2020 was going to be the year I finally got a little faster and maybe on a good day, with some luck, got a good age group result… maybe the chance to go to Kona.
As with everyone, Covid changed everything. Tight lockdown in mid-March and races cancelled or rescheduled. The swimming pools closed and the police sending me home as I tried to jog more than 3k in April…
I was fortunate that my work could continue from home and my family was safe. We all settled into the new normal.
As the lakes heated up above 10C, I managed to get in for some good swims, although the pace I could hold was truly disturbing – anything above 2mins per 100m felt like sprinting.
Eventually lockdown lifted, little by little, and normal training resumed. I worked with my coach to keep on training, with a kind of „ready to go“ mindset… hopeful that something would come up.
A chance meeting at the pool with a fellow expat, Pete would be that something.
The something that came up was SwimRun. A small race was happening in the North of Austria in Ottensteinersee. We were both of similar swim and run abilities… so it could be interesting.
The race was in 2 weeks, so prototyping and training started the next Sunday! We both showed up at the local lake with tons of gear… at least 5 types of handpaddles, strap on buoys, belts and ropes and shorty wetsuits.
The first thing we found was simple… bombing along the side of a lake then diving in was great fun! This didn’t feel like sport, it felt more like playing… and we were both hooked.
We ditched the tow rope after one swim, the near misses with choking, tripping and general faff made it impractical. Both us were fine drafting without it and we found an easy rhythm. Pete’s ability to sight and swim high in the water made up for my ability to go fast in the wrong direction.
Paddles became an experiment that lasted until race day… too small – too slow, too big – sore shoulders… eventually we both found our sweetspot paddles.
Shoes were more critical, with calf guards and floats it was important that they didn’t drag legs down like anchors, plus could handle the trails. Pete found a pair in his collection and I splashed out on some excellent Salomon amphibs.
With gear set, we did a few more training sessions and were really enjoying the free nature of the sport.
Race weekend came around and we headed off to Ottensteinersee… around 4hrs drive. After leaving the main alps and into the flatter countryside towards the Czech republic, we wondered what the lakes would be like.
We found a swimmers heaven. A warm fjordlike system of water… with loads of trails either side and no speedboats!
After some initial exploring we settled into a cheap hotel. We had registered for the half Marathon distance… around 19k running and 5k swimming.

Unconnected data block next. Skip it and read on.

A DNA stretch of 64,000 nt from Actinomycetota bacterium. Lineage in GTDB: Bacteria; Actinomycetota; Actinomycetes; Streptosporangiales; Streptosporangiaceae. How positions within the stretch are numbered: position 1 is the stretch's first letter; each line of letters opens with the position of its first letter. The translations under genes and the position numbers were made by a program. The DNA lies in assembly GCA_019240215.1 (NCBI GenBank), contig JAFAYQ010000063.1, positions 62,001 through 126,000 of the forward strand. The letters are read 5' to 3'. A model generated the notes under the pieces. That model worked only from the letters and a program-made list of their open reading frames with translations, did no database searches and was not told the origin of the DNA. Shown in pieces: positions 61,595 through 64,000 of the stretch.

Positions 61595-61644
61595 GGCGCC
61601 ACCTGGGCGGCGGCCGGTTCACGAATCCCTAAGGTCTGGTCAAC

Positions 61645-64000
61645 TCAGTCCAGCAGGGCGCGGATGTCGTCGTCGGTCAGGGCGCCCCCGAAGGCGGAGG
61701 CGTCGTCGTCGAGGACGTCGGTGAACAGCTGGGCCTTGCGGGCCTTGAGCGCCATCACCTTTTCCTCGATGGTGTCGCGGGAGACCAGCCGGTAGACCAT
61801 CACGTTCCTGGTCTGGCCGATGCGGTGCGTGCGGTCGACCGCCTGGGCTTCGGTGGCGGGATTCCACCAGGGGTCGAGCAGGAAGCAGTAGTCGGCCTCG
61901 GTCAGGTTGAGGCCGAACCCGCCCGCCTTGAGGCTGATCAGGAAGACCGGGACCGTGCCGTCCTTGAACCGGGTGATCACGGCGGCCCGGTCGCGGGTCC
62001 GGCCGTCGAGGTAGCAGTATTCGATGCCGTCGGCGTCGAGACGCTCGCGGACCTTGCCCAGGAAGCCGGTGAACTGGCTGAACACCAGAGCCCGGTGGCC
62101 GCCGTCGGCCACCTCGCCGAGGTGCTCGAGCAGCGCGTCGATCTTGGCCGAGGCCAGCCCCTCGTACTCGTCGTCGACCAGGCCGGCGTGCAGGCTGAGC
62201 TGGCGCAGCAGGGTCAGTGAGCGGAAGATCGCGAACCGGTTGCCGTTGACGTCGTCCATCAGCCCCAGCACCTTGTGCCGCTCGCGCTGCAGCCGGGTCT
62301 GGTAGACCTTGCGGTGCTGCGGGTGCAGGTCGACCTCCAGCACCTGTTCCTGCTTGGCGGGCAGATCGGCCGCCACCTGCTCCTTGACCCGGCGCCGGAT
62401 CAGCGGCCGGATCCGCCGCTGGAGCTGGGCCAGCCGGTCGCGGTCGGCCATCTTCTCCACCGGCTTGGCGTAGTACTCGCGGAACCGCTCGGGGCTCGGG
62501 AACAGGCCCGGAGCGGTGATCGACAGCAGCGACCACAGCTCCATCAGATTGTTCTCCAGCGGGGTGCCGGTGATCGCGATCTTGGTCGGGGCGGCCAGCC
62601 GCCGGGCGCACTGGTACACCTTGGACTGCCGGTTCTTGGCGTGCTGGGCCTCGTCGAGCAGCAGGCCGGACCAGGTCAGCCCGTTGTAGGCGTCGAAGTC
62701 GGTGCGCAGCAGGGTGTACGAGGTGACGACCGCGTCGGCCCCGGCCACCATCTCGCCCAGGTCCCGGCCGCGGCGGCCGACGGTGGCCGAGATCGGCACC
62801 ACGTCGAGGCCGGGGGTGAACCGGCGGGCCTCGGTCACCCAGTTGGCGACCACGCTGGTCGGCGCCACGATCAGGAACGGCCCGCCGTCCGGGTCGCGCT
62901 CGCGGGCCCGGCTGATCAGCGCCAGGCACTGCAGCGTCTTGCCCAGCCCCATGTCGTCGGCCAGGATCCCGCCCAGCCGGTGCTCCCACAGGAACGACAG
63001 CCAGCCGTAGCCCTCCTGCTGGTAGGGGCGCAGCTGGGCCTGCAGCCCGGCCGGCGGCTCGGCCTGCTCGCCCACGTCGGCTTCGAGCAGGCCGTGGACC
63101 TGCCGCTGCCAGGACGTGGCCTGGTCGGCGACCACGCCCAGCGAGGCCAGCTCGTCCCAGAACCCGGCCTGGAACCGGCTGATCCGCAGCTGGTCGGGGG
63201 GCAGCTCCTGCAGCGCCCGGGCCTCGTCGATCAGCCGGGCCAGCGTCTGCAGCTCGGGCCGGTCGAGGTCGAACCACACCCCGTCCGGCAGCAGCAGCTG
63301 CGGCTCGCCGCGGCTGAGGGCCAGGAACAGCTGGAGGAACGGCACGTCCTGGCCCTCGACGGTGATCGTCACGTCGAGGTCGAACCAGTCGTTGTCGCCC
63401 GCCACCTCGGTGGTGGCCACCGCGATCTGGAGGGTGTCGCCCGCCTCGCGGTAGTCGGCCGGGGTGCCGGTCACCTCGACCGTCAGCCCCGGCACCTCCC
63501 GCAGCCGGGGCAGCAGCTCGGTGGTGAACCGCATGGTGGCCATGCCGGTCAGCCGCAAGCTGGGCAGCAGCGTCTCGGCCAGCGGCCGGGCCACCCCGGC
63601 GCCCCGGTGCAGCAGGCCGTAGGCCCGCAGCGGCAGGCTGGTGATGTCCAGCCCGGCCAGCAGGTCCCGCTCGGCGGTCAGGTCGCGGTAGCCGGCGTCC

Our race plan was simple, get the 5k run in the middle done, then push a little if we had any energy. Temperatures res were around 28-29C so we would need to watch for overheating.
At the start, everyone looked way more professional than us, and we were glad to be starting 3rd from last from a field of around 100 athletes. The start was a socially distanced time trail with starters every 15 seconds.
After the off we ran past a few teams and hit the first swim… there we could see most of the field spread in front of us… a good job as there was no chance of seeing the exit flag.
We motored into the swim, Pete leading off until we dialled in sighting then we swapped positions and I motored through the rest of the swim at a relatively relaxed pace. Strangely we seemed to be passing a lot of people.
After the first swim, the pattern repeated and we were passing people on every swim and on some of the runs. By the time the longest run came around… there was no one in sight. Instead of thinking that we were close to the front, we spent most of the time think we might be lost!
Gradually we wound the pace up and felt great as we hit the last swim. Pete noticed a pair in the water maybe 2 minutes ahead on the 500m swim… with a final km of running to go.
The pursuit was on and we both somehow sprinted across the water, breathing every two strokes and almost straight arming the paddles… not pretty to watch but fast. As we got out of the water the gap was down… to maybe 1 minute… and we let rip.
I don’t know how we did it, but we turned ourselves inside out for the last km, covering it in 4:20…. a grade adjusted pace of 3:27… we caught the team with 100m to go and they were out of gas… so we rolled over the line with a 12s advantage…
In the end this was just a relatively small race, but we managed to win the age group (total age of team greater than 90) and come second team overall. Only 7 minutes from being the fastest team… more than doable had we been used to racing.
The whole race, its feeling and its execution really rang true with me and I already felt a connection with the sport. Without the massive branding and clearly much smaller than tri, it felt more connected.
The most important memory for me was the chance to actually race with a friend and pass through some beautiful nature… the constant transitions somehow keeping it fresh and fun.
The decision for me was made… next year I would focus on SwimRun and see where that journey would take me. Not saying goodbye to Tri but maybe doing it less while the world recovers.
Pretty much signed up for an Ötillö sprint race the next day… that’s another story….
PS – It’s so much nicer travelling without a bike!
Gear – https://swimrunshop.com
Other Races – https://otilloswimrun.com